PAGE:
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I have read many blogs and many questions here among stacks, but could not find my exact scenario (which is very simple one actually).


I have a service written inside a library in a Visual Studio 2010 project. The i wrote the interface for the service contract and the service class implementing that contract.

namespace MyNS.WebSrvLibrary {
[ServiceContract(Namespace = "")]
public interface IEchoService {
  EchoMessageResponse Echo(EchoMessage msg);

The service:

namespace MyNS.WebSrvLibrary {
[ServiceBehavior(InstanceContextMode = InstanceContextMode.Single, ConcurrencyMode = ConcurrencyMode.Multiple)]
public class EchoService : IEchoService {
  public EchoService() {}
  public virtual EchoMessageResponse Echo(EchoMessage msg) {
    return new EchoMessageResponse("Ciccio");
  public static IEchoService GetChannel(string addr = "") {
    // Create the service endpoint
    Binding binding = new BasicHttpBinding();
    ServiceEndpoint endpoint =
      new ServiceEndpoint(
            new EndpointAddress(addr));
    // Create channel factory and get proper channel for service.
    ChannelFactory<IEchoService> channelFactory = new ChannelFactory<IEchoService>(endpoint);
    IEchoService svc = channelFactory.CreateChannel();
    return svc;

Classes like EchoMessageResponse and EchoMessage have DataContracts applied and they are ok.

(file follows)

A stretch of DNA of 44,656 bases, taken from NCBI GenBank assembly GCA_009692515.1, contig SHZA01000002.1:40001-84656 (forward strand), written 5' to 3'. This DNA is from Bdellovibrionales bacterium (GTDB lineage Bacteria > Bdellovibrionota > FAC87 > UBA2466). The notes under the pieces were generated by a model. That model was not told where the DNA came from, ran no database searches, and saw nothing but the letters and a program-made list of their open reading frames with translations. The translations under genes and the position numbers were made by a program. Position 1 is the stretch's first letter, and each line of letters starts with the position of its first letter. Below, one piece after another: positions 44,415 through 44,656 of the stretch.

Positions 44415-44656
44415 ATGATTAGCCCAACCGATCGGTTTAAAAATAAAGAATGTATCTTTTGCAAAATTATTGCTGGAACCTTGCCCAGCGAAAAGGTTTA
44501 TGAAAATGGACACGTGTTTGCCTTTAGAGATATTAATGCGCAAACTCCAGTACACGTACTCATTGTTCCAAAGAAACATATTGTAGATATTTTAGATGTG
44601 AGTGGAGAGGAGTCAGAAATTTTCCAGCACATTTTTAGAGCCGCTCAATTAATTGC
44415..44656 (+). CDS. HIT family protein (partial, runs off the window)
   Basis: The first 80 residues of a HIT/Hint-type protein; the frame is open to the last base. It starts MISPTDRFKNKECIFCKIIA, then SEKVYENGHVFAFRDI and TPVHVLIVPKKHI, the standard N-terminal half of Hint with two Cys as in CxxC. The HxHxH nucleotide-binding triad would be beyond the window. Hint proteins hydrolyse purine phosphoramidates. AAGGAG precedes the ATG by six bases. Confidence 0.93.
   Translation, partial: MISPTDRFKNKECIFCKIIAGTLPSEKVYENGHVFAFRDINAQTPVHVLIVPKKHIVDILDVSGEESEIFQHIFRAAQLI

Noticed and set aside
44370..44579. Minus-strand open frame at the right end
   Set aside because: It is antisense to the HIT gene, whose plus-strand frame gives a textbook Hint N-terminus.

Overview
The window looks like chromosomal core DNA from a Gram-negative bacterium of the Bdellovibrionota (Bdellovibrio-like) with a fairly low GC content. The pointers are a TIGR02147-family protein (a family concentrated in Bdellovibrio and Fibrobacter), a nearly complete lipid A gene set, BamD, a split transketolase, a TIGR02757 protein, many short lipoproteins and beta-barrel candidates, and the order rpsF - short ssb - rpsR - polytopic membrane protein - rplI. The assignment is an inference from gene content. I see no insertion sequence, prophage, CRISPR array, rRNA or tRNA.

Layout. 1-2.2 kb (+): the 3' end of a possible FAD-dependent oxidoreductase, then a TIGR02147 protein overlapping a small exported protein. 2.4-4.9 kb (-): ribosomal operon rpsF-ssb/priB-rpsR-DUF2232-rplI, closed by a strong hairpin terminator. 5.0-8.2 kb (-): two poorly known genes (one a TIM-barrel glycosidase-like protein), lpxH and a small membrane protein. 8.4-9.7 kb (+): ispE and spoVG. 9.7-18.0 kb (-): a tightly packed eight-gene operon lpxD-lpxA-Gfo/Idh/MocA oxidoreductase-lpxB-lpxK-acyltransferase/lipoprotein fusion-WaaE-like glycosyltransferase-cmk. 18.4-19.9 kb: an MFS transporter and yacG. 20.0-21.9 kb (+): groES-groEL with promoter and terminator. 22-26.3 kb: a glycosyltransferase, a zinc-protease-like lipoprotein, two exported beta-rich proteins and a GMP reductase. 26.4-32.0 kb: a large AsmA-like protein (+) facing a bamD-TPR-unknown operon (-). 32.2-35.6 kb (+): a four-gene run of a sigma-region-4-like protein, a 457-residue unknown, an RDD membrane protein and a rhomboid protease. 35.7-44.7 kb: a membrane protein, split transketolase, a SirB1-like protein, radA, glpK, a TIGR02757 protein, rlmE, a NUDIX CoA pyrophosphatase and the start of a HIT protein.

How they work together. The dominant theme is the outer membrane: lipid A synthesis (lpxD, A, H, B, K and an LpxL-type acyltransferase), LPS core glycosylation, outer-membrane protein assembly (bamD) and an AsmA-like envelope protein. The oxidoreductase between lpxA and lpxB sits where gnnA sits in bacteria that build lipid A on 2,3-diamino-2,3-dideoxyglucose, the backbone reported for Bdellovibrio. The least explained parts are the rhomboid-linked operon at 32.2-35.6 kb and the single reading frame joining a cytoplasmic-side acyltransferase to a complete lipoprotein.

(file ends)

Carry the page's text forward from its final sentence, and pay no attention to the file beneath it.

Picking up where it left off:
The service as I said before is compiled into a dll (assembly) that i import into a web application in the bin folder just by adding a reference. In this web application I have the svc file for the web service:

<%@ ServiceHost Language="C#" Debug="true" Service="MyNS.WebSrvLibrary.EchoService" %>

And this is the Web.config file:

<?xml version="1.0"?>
    <compilation debug="true" targetFramework="4.0" />
      <service name="MyNS.WebSrvLibrary.EchoService">
        <endpoint name="basicHttpBinding" address="" 
        <endpoint name="mexHttpBinding" address="/Mex"
        <binding maxReceivedMessageSize="2147483647" openTimeout="12:00:00" receiveTimeout="12:00:00" closeTimeout="12:00:00" sendTimeout="12:00:00">
          <readerQuotas maxStringContentLength="1310720"
        <binding name="basicHttpBinding_Svc" maxReceivedMessageSize="2147483647" openTimeout="12:00:00" receiveTimeout="12:00:00" closeTimeout="12:00:00" sendTimeout="12:00:00">
          <readerQuotas maxStringContentLength="1310720"
          <!-- To avoid disclosing metadata information, set the value below to false and remove the metadata endpoint above before deployment -->
          <serviceMetadata httpGetEnabled="true"/>
          <!-- To receive exception details in faults for debugging purposes, set the value below to true.  Set to false before deployment to avoid disclosing exception information -->
          <serviceDebug includeExceptionDetailInFaults="true"/>
    <serviceHostingEnvironment multipleSiteBindingsEnabled="true" />
    <modules runAllManagedModulesForAllRequests="true"/>

So, finally, I have a client application compiling to an executable .exe file which is the following:

class Program {
  static void Main(string[] args) {